Holmatro Safety Team“It’s like a big family in the Verizon IndyCar Series. He’s like the big brother who kind of looks out for everyone. He’s done so much great work for all of us. It’s going to be weird not seeing him at the racetrack anymore. His efforts and his contributions in furthering safety, keeping us all safe and in one piece and being able to get back into our race cars, it can’t be understated.

“We’re definitely going to miss him.” 

One of the many photos in Yates’ INDYCAR office is of Hinchcliffe driving in a race at St. Petersburg, Fla. The No. 5 car is perfectly framed with a background “Holmatro” banner on the inside of the track wall. It’s a reminder of memorable success. It’s also a reminder that, in a time of distress, the bond Yates has with drivers is a comfort.

“Every time there’s a problem, it’s the same guy coming to you and asking if everything is OK,” said Pagenaud. “He knows us; he knows if we’re OK right away. Timing at that point is so important.”

Unfortunately, there have been accidents when the driver couldn’t be saved. That’s when the job takes its most extreme toll. Yates mentioned the losses of Dan Wheldon, Justin Wilson and Scott Brayton. He was particularly close to Wheldon and thought about leaving the safety team after the driver’s 2011 death at Las Vegas.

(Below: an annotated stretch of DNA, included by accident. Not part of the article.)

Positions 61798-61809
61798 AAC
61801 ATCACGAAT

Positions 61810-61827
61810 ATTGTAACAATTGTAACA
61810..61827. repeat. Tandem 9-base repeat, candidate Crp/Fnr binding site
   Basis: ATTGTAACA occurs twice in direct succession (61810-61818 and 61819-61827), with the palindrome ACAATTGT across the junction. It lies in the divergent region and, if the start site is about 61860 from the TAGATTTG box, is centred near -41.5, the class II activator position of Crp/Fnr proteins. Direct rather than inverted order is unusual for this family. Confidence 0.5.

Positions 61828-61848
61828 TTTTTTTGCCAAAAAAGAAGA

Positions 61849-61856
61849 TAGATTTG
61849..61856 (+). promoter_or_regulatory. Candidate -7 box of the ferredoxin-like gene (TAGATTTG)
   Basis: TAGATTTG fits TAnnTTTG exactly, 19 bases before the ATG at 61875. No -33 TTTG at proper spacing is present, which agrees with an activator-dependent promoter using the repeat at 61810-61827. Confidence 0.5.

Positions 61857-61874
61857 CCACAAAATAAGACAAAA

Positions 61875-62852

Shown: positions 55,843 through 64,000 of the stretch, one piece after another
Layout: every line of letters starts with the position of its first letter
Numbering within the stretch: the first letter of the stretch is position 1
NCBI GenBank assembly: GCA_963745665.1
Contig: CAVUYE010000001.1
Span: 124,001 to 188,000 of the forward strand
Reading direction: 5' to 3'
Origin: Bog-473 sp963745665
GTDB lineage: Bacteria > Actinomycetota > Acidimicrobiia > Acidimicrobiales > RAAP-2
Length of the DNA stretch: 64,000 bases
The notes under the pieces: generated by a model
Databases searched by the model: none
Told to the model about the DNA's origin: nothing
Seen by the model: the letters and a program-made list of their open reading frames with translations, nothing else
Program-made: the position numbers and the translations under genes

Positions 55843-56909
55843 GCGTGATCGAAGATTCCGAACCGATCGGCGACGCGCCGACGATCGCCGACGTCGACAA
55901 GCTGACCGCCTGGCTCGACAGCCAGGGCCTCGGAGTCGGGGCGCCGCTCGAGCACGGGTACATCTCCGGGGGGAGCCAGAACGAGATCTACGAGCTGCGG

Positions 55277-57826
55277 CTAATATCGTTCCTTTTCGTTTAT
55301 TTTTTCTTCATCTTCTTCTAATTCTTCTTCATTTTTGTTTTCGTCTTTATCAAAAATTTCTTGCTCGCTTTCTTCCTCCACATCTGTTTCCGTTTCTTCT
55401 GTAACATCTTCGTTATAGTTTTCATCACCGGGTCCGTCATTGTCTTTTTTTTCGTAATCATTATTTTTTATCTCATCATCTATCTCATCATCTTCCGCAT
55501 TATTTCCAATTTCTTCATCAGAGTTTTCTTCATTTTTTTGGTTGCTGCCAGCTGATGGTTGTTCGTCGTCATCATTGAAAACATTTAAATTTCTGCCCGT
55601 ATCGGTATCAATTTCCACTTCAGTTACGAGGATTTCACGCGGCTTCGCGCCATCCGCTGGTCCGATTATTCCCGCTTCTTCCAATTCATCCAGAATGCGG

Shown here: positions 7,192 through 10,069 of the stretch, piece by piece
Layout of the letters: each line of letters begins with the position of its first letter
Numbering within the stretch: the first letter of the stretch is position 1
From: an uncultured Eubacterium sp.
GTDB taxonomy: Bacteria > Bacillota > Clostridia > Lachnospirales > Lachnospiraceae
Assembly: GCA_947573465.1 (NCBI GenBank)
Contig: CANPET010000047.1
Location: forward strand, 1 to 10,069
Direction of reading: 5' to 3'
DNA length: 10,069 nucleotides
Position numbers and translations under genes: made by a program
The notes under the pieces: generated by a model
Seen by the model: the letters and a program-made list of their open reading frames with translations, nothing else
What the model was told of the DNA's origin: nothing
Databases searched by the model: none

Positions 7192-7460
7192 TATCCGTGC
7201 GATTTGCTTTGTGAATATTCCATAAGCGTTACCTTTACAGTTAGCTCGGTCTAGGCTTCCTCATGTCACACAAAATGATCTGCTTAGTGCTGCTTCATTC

“I almost stopped that year,” Yates admitted. “Danny and I, we were good buddies. That one hurt really bad.

“I had talked to a couple of the drivers down at Sebring (Fla.) at a test the next couple of weeks. We went out to dinner. I told them, ‘I don’t think I can come back.’ They said, ‘Well, if you don’t, you’ll never have closure. We’re coming back. Dan would kick your butt if you didn’t.’”

Yates is glad he stuck around. And after years of closure, he can talk about Wheldon without being overcome by emotion. But a bad accident is a reality that safety team members never forget.